In late August, the US Food and Drug Administration (FDA) granted priority review to the Bruton’s tyrosine kinase (BTK) inhibitor zanubrutinib for the treatment of patients with mantle cell lymphoma (MCL) who have received one or more prior lines of therapy. Zanubrutinib had previously been given a Breakthrough Therapy designation for this indication. MCL is an aggressive form of non-Hodgkin lymphoma (NHL) with limited treatment options and poor prognosis. In a phase I/II trial that included 48 patients with newly diagnosed and previously treated MCL, zanubrutinib resulted in an overall response rate (ORR) of 88.9%, including complete response in 26.7% of patients. The median progression-free survival (PFS) was 18.0 months. Similarly, in a phase II trial in 86 patients with previously treated MCL, zanubrutinib resulted in an ORR of 84.7% and a median PFS of 16.7 months. Adverse events (AEs) were manageable and generally of grade 1/2, with hematologic AEs as the most common grade 3/4 events. The FDA is currently reviewing the application for zanubrutinib approval and is expected to make a decision by February 27, 2020.
High Altitude: BTK inhibitors have emerged as a highly effective treatment for patients with B-cell malignancies, including NHL and chronic lymphocytic leukemia. Currently the BTK ibrutinib is a standard of care in these malignancies, providing high response rates and long-term survival. The efficacy of zanubrutinib in patients with MCL is further confirmation that BTK is an ideal therapeutic target for B-cell malignancies. Zanubrutinib was engineered to be a more target-specific BTK inhibitor than ibrutinib, with a goal of reducing off-target effects. The improved efficacy and decreased toxicity seen in these early phase trials suggests that this is the case, and that zanubrutinib may provide an attractive alternative to ibrutinib for some patients. A phase III trial of zanubrutinib in newly diagnosed MCL is ongoing, as are several phase III trials across B-cell malignancies.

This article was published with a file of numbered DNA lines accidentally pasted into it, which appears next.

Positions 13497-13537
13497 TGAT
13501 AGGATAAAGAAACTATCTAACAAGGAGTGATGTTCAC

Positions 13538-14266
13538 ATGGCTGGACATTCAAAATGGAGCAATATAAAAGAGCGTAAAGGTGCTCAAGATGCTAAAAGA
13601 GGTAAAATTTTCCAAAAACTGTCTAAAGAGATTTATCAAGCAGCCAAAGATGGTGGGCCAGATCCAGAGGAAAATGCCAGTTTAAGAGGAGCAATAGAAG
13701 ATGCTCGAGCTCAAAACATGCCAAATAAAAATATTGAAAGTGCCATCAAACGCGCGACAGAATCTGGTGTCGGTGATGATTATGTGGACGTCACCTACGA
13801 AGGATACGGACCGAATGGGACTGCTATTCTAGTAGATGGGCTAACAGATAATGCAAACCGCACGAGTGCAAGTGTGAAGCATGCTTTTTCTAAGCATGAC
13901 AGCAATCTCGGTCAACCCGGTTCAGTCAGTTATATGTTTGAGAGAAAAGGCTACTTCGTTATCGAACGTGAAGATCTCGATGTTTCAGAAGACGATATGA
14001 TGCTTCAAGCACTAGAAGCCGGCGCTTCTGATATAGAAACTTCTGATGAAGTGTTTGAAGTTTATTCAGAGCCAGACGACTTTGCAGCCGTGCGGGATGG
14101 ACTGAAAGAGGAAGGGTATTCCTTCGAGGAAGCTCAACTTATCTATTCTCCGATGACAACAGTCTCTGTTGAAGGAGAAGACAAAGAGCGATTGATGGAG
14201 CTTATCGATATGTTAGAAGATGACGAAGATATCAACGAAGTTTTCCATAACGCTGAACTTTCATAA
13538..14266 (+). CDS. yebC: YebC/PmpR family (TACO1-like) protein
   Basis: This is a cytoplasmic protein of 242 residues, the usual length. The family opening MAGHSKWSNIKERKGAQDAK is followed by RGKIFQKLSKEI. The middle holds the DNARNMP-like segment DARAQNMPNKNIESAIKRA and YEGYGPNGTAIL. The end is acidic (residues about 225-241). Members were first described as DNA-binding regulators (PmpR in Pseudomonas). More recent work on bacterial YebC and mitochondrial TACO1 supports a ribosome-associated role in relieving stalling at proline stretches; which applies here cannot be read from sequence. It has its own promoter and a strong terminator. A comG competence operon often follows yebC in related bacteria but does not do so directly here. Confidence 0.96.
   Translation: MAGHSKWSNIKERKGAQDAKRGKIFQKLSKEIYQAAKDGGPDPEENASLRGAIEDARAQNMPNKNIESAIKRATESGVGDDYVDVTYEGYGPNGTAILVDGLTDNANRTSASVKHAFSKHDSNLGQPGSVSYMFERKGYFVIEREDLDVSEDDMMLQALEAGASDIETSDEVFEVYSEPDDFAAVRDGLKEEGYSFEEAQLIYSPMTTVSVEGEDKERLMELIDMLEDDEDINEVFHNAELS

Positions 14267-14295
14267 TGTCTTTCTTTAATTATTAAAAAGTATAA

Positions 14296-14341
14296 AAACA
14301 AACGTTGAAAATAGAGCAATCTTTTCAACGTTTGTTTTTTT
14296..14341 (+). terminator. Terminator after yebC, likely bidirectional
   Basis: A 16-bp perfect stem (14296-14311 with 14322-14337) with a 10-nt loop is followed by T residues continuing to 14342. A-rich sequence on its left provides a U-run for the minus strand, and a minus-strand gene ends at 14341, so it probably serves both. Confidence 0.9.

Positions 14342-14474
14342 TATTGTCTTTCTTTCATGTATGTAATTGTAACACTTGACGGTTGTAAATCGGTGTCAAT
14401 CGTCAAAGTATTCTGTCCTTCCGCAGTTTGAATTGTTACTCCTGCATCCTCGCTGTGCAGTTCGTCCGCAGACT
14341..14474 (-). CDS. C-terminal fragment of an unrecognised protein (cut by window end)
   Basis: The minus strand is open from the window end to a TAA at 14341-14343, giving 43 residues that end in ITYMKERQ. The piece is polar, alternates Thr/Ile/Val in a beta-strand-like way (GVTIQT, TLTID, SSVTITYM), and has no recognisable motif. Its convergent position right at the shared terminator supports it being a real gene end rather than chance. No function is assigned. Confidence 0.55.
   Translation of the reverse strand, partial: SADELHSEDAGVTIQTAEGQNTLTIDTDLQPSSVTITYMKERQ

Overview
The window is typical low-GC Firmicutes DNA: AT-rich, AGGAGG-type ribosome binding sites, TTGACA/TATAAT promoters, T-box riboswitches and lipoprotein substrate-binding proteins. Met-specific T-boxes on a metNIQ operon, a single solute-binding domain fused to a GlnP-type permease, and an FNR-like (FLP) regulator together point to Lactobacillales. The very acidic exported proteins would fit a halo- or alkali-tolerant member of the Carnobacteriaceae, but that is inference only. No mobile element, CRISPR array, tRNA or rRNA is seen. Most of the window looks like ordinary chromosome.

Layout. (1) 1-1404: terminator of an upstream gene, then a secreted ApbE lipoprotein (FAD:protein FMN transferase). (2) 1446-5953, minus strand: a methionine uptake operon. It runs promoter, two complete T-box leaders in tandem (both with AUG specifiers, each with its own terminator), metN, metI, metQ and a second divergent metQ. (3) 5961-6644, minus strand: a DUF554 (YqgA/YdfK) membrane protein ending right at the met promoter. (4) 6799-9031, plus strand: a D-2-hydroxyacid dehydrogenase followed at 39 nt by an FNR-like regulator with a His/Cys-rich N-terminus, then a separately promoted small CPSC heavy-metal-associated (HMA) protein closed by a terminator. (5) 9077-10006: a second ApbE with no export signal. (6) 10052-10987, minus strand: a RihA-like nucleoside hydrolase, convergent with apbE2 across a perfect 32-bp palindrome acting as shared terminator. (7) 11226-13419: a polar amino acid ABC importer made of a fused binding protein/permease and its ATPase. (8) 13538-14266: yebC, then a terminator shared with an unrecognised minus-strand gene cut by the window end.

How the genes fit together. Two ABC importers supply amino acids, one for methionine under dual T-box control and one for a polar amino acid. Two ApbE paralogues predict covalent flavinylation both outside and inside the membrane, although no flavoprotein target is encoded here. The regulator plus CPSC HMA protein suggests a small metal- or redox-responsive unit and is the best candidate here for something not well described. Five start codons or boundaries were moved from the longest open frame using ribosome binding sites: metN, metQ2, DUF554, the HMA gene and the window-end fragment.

Ground Level: MCL is associated with a generally poor prognosis and a median overall survival of only 3 to 4 years. While ibrutinib is an effective treatment option for patients progressing on first-line chemoimmunotherapy, it can be difficult to tolerate, particularly in older or less fit patients. Early data from zanubrutinib clinical trials suggest improved tolerability and good efficacy. Community hematologists will want to be aware of this novel therapy as it nears approval, as it may provide an effective treatment option for their patients.